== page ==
Love you to the moon and back!
    Linda



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    1. The moments that either of the boys actually express anything about my cancer are few and far between. We talk about it as a whole, and don't shy away from it, but also don't try to make it the center of attention. But so much happens sometimes and we forget as we are dealing with it that we haven't maybe checked in to see what is going on with the boys… Thank you friend, for your insight and for sharing your own experiences. So blessed to call you friend!! Love you Linda!

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  25. I have never commented on your blog before, but a regular reader. My heart and prayers go out to you tonight. I am a cancer survivor, but more than that I a mother. Mothering a teenager is never ever easy, (I've had 3, who are now grown). But, mothering a teenager while suffering with cancer is walking a tightrope. I know because I have walked it. I found 14 and 15 to be the hardest ages. He loves you, deeply, and he is afraid, yes, because you have cancer, but also because looking back 14 is an age of so much confusion about every part of their life. I am praying for you and hold you in my heart, even though we have never met.

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    1. Hi Ellen- so touched you took the time to write today. So grateful for your wisdom and for sharing with me what you have walked through and survived! That encourages me so much- thank you! Blessings and love to you!

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  26. Thanks for sharing your heart. Oh, the being quiet is so necessary and yet so hard sometimes. Blessings and prayers!

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    1. Such truth to that- necessary but hard- yes! Love and blessings to you!

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  27. OH MANNN, SIGHing and tears pour down my cheeks :(
    Squeeze Hugs to you and you BIG-"little" that he was able to get his feelings of his chest and that you he told you he loved you the next day just filled the bucket for all the times you want to hold on to them to be little and they push back.

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    1. Exactly Michelle- so true- the bucket has been filled :) I always know how well you will get these moments and you truly do! Hugs sweet one!

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  28. Ohhh, Vicky. This is exquisite. Probably my all-time favorite. Wish we were going for coffee this morning.

    All my love. You nailed this one, my friend. XOXOXOXOXOXOX Straight from your heart and His.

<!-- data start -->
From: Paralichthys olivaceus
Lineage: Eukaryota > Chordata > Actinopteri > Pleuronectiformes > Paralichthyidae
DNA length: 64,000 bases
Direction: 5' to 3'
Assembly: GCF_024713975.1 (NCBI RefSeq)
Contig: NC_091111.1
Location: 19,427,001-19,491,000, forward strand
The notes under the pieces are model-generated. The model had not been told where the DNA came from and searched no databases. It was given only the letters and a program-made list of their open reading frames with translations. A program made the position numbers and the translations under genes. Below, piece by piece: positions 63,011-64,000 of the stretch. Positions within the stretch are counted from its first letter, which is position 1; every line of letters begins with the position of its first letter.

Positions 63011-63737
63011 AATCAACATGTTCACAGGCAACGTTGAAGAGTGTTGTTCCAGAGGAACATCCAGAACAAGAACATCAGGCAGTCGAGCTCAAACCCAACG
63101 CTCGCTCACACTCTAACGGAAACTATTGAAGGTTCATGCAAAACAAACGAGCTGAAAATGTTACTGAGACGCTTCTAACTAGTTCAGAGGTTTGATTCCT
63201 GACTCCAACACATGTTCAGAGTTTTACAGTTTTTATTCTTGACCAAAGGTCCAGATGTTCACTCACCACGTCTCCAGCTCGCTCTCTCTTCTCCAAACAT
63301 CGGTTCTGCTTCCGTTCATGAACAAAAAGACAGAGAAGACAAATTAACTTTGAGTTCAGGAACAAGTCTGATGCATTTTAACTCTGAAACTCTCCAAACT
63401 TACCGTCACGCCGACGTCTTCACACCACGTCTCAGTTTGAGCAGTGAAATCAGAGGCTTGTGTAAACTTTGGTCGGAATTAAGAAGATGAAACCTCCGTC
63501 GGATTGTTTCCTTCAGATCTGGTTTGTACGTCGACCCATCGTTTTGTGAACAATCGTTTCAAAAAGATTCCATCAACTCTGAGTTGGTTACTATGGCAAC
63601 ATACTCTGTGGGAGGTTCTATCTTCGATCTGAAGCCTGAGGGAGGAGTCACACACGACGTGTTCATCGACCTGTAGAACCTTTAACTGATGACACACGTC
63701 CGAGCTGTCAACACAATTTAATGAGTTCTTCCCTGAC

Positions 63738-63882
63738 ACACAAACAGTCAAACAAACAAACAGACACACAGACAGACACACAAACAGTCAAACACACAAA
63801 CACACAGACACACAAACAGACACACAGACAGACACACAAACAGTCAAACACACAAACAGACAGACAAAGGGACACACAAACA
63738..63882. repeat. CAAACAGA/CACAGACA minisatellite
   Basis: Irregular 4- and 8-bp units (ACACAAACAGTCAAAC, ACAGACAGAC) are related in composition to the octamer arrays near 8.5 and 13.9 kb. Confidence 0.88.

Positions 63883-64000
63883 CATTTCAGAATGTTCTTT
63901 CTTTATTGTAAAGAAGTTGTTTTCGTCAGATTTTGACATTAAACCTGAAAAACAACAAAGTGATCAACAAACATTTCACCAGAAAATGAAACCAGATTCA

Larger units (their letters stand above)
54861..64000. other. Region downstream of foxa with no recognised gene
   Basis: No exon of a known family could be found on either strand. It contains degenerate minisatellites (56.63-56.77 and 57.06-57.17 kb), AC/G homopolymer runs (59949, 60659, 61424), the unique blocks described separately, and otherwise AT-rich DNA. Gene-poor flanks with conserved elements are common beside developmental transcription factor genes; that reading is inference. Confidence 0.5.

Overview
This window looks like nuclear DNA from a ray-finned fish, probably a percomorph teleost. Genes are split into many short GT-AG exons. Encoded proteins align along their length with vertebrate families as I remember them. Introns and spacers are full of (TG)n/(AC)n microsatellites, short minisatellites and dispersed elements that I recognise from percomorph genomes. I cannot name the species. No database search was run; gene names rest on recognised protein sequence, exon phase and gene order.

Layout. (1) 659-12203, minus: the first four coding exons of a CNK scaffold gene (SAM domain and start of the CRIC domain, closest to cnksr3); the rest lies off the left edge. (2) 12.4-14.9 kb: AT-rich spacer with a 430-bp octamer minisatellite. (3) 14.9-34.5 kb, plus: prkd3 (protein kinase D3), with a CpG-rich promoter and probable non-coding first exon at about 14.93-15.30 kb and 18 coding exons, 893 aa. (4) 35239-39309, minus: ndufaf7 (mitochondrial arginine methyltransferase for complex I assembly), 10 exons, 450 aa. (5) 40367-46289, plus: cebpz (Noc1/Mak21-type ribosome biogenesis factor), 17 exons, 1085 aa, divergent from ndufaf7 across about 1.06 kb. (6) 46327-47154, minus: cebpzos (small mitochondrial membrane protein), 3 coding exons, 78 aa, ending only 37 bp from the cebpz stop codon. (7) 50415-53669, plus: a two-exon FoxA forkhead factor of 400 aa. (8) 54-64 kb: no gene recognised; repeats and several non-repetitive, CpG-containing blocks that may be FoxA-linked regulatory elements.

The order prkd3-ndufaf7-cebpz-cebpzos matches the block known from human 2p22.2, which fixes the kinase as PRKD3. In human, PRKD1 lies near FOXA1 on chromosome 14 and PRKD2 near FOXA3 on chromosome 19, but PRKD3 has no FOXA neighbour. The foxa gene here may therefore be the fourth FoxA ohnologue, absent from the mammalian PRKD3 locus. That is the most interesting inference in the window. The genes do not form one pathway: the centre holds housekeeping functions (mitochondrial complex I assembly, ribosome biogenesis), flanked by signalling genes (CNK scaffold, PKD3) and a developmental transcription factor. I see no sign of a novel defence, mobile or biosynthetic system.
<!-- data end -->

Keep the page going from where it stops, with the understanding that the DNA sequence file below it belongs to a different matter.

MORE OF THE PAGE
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    1. Julie- you have no idea how thrilled I would be with face to face coffee with you- that just made my whole day :) So thankful for your encouraging and love-filled words! Love to you~

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  29. Praying for you all. God bless.

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    1. God's blessings to you and yours Jennifer- thank you :)

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  30. his words did it for me, now my vision if blurry because of the tears. in my ignorance, I've not thought to add in your family when I pray for you. mea culpa, fixing it right now.

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    1. Oh Norma- so honored you would do that. The boys don't always show or tell anything that indicates how they are affected by my illness- so when they do- it hits home.

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  31. Vicky, what a blessing you are in my life.
    "Mom… mom, I love you."....says it all.

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    1. It really did Kass- with that boy, in that moment- it said everything. And you friend- are such a blessing to me!!

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  32. crying...oh vicky how beautiful---this story of your beautiful life. I have only 1 son as you know, but there is something special between a mom and her boy/boys...you're amazing, you and superman...you're loving your boy/boys and helping them walk this journey...love you all so much ox

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    1. Robin- we love you too, dearly. I know you know this bond well- how you have lived it too. Thank you for your encouragement, support and love always :)